I don’t want to go to Chelsea

My brother in law helped get her settled, writing her details on the board, and ensuring he knew the nurses. ICU at the Marsden was very different, a bright open room, lots of seats, and more up to date equipment. Not to say the last hospital wasn’t good in terms of treatment, but the modern nature made you feel more confident.

She was still in a coma, and would be for a couple of days, but now we were with the doctors and nurses who had been seeing her for two years. They determined that the issues had been caused by the immunotherapy, basically causing her body to over work, and start shutting down the major organs. Things were in a bad way (not as bad as the previous doctor thankfully), but we could see the way forward.

Now family could start visiting, and especially when they brought her round. In her typical fighting way, she was soon engaging with us all, and bossing us around. The kids could be taken in to see her as well (which they thought was great fun – mainly because they rank hospitals on hot chocolate). They still didn’t really understand the severity of the situation.

The major logistic issue was that the hospital was a train away, and this made it harder to take the kids for a quick trip – we had to combine it. My parents came down as they had now finished school, and so we could go up and back easier.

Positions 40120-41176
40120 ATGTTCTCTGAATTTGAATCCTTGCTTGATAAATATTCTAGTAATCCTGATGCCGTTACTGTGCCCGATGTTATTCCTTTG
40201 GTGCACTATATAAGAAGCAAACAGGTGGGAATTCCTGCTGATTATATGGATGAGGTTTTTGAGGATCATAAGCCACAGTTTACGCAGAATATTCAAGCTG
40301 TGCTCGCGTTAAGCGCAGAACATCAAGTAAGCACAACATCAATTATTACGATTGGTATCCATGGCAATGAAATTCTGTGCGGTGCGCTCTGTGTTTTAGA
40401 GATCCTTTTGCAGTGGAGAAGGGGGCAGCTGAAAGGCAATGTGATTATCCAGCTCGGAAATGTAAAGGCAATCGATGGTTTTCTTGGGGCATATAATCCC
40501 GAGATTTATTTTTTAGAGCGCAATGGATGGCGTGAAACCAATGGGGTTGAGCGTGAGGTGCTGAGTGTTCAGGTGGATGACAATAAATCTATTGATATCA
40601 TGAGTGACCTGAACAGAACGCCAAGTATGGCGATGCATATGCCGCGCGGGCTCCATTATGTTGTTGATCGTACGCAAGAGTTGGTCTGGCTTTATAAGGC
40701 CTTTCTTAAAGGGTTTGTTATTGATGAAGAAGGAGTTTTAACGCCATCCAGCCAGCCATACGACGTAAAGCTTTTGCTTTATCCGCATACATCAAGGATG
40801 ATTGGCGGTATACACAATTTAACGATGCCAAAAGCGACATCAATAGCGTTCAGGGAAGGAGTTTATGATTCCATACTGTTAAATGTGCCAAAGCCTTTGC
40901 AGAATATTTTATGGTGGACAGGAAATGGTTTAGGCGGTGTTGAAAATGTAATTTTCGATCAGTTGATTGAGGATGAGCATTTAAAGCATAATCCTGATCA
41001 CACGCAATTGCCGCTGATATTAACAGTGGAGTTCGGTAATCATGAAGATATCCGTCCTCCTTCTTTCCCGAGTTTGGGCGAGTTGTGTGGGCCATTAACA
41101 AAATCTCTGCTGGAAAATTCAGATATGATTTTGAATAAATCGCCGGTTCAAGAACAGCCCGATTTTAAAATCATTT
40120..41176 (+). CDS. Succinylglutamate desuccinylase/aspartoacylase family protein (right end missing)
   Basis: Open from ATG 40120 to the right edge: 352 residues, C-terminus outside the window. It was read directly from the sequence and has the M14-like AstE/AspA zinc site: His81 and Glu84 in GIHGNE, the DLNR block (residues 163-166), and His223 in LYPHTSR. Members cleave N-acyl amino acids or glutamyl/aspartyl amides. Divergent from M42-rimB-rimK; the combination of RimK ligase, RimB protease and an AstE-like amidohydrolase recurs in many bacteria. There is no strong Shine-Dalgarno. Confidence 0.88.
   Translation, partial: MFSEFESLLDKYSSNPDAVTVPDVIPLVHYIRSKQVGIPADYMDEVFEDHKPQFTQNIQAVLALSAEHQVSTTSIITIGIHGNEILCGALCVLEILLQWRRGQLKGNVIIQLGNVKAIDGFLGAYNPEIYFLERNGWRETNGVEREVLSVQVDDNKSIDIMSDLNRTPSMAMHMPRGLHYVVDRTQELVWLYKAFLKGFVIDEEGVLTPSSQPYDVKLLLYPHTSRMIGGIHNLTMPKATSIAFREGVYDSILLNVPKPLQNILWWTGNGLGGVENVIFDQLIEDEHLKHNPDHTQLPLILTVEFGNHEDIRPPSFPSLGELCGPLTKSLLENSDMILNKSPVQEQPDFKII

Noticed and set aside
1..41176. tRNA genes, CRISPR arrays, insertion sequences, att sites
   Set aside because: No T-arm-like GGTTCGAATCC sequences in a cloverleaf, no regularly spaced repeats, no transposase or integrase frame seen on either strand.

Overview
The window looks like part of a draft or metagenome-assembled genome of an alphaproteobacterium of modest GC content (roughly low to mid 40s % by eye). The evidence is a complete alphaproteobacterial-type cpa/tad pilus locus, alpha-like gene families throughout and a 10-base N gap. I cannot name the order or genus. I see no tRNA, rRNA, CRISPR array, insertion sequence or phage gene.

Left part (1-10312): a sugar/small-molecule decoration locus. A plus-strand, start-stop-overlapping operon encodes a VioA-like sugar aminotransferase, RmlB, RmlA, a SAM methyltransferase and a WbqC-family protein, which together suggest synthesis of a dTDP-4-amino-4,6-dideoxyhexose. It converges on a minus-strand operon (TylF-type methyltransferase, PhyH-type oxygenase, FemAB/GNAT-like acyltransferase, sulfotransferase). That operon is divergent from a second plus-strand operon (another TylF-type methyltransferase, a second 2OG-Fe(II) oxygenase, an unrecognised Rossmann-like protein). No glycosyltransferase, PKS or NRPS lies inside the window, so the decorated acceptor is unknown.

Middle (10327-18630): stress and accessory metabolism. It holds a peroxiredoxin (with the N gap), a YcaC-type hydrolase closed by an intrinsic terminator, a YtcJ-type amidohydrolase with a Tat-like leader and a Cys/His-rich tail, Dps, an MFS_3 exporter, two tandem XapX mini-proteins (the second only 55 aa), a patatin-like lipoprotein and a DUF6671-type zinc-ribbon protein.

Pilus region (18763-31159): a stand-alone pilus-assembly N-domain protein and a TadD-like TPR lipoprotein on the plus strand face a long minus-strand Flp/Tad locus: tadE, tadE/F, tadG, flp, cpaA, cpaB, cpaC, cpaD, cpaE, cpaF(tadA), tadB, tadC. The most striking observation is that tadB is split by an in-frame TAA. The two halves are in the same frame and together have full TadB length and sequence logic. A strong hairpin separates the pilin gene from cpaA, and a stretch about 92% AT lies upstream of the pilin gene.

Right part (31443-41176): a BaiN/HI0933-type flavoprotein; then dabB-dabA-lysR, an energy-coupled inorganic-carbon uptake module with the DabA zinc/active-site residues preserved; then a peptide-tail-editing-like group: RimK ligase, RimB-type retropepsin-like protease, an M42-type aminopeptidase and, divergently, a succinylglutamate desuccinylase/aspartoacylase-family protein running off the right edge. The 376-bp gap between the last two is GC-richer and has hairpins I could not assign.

It was a Saturday when we had visited, and I was on my way home when I got a call half way back. She had had a minor stroke. Started with convulsing, and scared my mother in law who was still there. I was stood in the rain by my car at the station, not knowing what was going on, or what to do. They settled her, and sedated her, before we could all breathe again.

It is strange writing this down, as this a major thing to happen to a body, but feels like one more bump on the road for us. There have been long term implications – she cant see down the left hand side, has to take a multitude of drugs to counter act the effects, along with those taken for the other surgery, and it means our lives are a considerable amount harder. She doesn’t have the same energy, cant drive, gets tired, forgets things, cant see the children on one side, trips over the cat, but she is still alive. For one terrible evening, for one more terrible evening, that might not have been.

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